2004 Clinical values of interferon-gamma enzyme-linked immunospot assays for management of antibiotic hypersensitivity in hospitalized patients

Thursday, 15 October 2015
Hall D1 Foyer (Floor 3) (Coex Convention Center)

Suda Sibunruang, MD , Chulalongkorn University, Bangkok, Thailand

Jettanong Klaewsongkram, MD , Division of Allergy and Clinical Immunology, Department of Medicine, Faculty of Medicine, Allergy and Clinical Immunology Research Group, Chulalongkorn University, Bangkok, Thailand


Antibiotic hypersensitivity in hospitalized patients is a challenging dilemma, as sometimes a thorough history might not be sufficient to identify the culprit agents. Vulnerable conditions often hamper investigational in vivo tests. Meanwhile, the decision of which drugs to be further continued or substituted is urgently needed. Enzyme-linked Immunospot (ELISPOT) assay has previously shown effectiveness in detecting drug-specific T cell response. Thus, we conduct this study to assess the role of ELISPOT for management of antibiotic hypersensitivity in clinical setting.


The medical records of inpatients who were diagnosed or developed non-immediate allergic reactions to antibiotics and underwent Interferon-gamma ELISPOT assay at King Chulalongkorn Memorial Hospital, Bangkok between 2012 and 2015 were retrospectively determined.


Total 60 patients were evaluated (mean age 55.7 years, range 7-96 years), 33 (55 %) were female. Twenty-eight patients (46.7%) had underlying diseases including hematologic malignancy, solid tumor cancer, HIV infection, or autoimmune diseases. Fifteen (25%) individuals were concurrently on systemic corticosteroids. The majority of subjects (49.1%) experienced maculopapular exanthems (MPE), while 36.7 % had severe cutaneous adverse reactions. The mean duration from drug intake to the onset of symptoms was 8 days and the mean interval from symptoms onset to the collection of peripheral blood mononuclear cells (PBMCs) was 9.5 days. In most cases, the number of drug-specific IFN-gamma secreting cells was later analyzed with ELISPOT by incubating PBMCs with the culprit drugs or potential alternative drugs. Beta - lactams occupied 70.8% of the analysis. Penicillins, cephalosporins and carbapenems were the most frequently suspected compounds. The number of drug-specific IFN-gamma secreting cells more than 20 spot-forming cells/106 (PBMCs) was considered a positive test. Among those examined for responsible drugs, 22 of 48 tests (45.8%) yielded positivity. The proportion of positive outcomes was 66.7% in acute generalized exanthematous pustulosis, 46.2% in MPE, 40.0% in drug rash with eosinophilia and systemic symptoms and lowest in Stevens Johnson syndrome (16.6%). Subsequently, twenty-four persons underwent drug challenges test. All were able to tolerate their alternative medications of which ELISPOT displayed negative results.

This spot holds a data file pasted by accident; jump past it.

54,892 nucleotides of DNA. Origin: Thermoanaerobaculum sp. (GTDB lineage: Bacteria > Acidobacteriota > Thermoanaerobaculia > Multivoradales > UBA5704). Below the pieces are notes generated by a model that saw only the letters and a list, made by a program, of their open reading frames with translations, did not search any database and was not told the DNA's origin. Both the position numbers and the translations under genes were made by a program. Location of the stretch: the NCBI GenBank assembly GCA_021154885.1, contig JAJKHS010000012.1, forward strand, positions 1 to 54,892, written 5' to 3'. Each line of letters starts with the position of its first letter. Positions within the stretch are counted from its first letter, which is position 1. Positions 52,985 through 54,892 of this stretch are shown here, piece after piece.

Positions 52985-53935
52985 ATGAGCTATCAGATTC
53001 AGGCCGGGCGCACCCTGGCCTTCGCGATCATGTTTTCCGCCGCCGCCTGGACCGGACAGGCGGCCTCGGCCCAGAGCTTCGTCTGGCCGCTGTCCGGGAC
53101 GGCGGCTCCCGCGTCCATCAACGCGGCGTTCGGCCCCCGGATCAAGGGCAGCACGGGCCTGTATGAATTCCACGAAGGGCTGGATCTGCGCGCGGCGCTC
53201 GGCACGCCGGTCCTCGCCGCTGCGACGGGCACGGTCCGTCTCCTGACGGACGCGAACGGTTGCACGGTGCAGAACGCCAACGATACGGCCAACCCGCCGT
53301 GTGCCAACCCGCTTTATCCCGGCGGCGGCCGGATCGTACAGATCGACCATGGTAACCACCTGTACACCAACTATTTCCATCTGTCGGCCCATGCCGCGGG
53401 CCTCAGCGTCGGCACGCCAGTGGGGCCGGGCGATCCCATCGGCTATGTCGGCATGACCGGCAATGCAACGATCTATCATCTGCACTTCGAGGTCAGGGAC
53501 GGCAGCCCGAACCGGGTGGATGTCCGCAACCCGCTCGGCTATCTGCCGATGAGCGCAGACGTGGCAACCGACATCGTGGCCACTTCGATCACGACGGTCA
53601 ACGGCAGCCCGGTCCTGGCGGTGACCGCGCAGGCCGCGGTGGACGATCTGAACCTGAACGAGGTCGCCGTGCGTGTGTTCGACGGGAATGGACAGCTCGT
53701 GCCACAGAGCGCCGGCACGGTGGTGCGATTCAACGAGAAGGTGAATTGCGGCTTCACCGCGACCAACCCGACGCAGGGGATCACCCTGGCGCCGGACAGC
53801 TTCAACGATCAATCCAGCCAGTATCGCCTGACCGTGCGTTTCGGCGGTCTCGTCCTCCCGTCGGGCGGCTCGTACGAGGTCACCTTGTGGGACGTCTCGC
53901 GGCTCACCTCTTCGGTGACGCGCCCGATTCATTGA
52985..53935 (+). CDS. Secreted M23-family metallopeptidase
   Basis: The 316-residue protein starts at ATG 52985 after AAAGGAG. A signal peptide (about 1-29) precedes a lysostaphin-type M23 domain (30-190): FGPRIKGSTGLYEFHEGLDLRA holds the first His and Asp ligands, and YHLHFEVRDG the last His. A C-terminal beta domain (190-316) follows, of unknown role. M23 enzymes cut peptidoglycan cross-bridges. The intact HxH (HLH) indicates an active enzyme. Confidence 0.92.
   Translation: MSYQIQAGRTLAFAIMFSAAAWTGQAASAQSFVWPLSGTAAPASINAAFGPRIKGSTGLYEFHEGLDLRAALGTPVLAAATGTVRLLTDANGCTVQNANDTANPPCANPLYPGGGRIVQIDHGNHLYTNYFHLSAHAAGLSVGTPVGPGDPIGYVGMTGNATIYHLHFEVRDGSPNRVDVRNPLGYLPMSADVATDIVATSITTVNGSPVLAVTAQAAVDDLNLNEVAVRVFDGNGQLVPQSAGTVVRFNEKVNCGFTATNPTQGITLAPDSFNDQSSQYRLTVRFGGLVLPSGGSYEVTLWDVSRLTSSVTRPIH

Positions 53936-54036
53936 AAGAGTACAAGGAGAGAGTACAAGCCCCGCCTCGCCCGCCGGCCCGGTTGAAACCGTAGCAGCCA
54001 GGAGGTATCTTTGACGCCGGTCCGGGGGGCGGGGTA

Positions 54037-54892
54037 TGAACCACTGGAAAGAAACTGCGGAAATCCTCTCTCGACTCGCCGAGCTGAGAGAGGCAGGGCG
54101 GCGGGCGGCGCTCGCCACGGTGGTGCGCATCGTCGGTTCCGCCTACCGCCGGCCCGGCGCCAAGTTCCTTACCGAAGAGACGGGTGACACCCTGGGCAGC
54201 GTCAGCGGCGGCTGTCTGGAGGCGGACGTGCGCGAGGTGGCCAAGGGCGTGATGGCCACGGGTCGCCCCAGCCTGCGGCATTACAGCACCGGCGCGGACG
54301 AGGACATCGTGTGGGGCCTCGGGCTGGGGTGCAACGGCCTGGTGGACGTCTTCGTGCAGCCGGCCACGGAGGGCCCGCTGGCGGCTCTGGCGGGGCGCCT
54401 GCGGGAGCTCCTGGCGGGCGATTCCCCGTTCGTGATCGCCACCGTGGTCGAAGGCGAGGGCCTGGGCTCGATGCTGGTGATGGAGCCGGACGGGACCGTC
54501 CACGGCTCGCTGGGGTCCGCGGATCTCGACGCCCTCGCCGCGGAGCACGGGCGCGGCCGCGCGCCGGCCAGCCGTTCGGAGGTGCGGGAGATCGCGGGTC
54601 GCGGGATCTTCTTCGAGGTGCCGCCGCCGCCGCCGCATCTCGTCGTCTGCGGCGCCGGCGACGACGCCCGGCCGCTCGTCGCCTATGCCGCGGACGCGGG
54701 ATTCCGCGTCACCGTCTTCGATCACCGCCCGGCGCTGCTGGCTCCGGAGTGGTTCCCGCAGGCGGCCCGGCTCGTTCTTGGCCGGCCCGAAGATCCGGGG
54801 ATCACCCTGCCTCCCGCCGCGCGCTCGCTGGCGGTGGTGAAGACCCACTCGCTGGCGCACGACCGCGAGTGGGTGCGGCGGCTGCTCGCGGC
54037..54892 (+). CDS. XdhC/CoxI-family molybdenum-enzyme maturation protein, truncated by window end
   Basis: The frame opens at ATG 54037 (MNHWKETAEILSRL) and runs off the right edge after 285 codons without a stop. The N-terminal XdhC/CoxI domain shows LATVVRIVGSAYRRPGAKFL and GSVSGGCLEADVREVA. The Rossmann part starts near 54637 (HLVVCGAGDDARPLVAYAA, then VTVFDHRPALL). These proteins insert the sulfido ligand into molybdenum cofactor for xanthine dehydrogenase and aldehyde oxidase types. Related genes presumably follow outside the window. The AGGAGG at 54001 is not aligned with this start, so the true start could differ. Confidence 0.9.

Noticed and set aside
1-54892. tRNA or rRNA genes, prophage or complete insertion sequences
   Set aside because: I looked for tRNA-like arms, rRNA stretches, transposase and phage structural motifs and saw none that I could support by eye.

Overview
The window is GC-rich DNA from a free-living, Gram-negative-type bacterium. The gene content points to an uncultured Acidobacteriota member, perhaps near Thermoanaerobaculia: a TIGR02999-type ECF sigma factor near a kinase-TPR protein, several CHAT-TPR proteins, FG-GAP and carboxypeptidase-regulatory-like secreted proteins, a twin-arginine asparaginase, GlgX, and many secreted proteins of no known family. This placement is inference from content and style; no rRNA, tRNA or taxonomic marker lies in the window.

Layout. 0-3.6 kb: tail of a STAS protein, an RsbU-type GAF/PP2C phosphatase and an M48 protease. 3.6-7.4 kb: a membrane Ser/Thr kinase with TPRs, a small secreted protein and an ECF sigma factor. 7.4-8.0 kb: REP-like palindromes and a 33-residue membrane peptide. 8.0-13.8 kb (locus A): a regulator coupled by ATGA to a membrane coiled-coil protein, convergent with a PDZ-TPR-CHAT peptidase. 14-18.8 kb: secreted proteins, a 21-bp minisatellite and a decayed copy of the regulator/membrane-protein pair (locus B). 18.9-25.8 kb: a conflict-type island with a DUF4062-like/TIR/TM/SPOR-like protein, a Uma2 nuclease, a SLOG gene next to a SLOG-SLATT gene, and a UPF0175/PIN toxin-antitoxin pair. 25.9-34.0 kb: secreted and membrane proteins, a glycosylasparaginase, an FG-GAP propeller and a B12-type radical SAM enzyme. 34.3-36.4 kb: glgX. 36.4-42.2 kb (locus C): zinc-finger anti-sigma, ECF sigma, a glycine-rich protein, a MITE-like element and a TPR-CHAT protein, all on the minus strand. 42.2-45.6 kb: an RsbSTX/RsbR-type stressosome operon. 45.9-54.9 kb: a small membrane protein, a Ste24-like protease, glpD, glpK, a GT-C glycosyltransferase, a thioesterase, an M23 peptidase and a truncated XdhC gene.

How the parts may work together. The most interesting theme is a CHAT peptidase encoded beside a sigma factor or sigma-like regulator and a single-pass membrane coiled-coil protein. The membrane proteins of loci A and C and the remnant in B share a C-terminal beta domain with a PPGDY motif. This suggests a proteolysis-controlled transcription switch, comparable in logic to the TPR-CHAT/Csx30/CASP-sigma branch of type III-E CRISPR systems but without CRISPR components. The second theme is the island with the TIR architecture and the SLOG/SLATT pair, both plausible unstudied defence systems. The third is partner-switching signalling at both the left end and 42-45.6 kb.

Providing excellent negative predictive value and favorable sensitivity in particular T cell-mediated reactions, IFN-gamma ELISPOT might be applicable to confirm antibiotic hypersensitivity in patients with a history of non-immediate reactions and reduce further allergic risk prior to receiving potential allergenic drug.